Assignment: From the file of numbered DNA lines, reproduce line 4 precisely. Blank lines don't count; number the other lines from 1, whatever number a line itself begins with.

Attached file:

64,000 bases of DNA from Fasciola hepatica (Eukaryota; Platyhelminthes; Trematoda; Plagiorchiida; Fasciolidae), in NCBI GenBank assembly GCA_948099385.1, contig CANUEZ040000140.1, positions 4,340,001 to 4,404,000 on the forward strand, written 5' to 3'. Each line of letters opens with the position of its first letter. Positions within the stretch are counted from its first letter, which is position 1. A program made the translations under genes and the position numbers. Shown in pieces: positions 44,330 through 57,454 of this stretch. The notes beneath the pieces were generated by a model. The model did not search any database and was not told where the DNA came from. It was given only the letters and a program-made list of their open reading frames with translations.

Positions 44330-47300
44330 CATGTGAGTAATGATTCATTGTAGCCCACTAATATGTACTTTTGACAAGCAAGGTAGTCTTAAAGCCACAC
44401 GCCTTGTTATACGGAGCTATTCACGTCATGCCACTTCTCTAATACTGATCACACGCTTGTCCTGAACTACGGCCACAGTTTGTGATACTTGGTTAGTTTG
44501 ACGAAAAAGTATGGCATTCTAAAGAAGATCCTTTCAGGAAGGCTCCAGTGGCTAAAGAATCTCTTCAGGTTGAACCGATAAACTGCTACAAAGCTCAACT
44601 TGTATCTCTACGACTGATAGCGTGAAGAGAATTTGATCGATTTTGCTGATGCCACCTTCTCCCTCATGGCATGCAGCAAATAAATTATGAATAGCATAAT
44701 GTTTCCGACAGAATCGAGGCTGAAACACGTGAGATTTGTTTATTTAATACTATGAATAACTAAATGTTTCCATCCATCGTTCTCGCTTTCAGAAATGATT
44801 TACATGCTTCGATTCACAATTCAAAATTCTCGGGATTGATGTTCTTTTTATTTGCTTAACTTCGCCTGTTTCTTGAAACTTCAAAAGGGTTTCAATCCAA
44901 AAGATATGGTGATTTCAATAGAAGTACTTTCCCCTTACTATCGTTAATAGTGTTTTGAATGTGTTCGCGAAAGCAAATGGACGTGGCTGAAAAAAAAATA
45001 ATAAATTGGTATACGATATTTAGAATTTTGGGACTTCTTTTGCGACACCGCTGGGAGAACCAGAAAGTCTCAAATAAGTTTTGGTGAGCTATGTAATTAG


44401 GCCTTGTTATACGGAGCTATTCACGTCATGCCACTTCTCTAATACTGATCACACGCTTGTCCTGAACTACGGCCACAGTTTGTGATACTTGGTTAGTTTG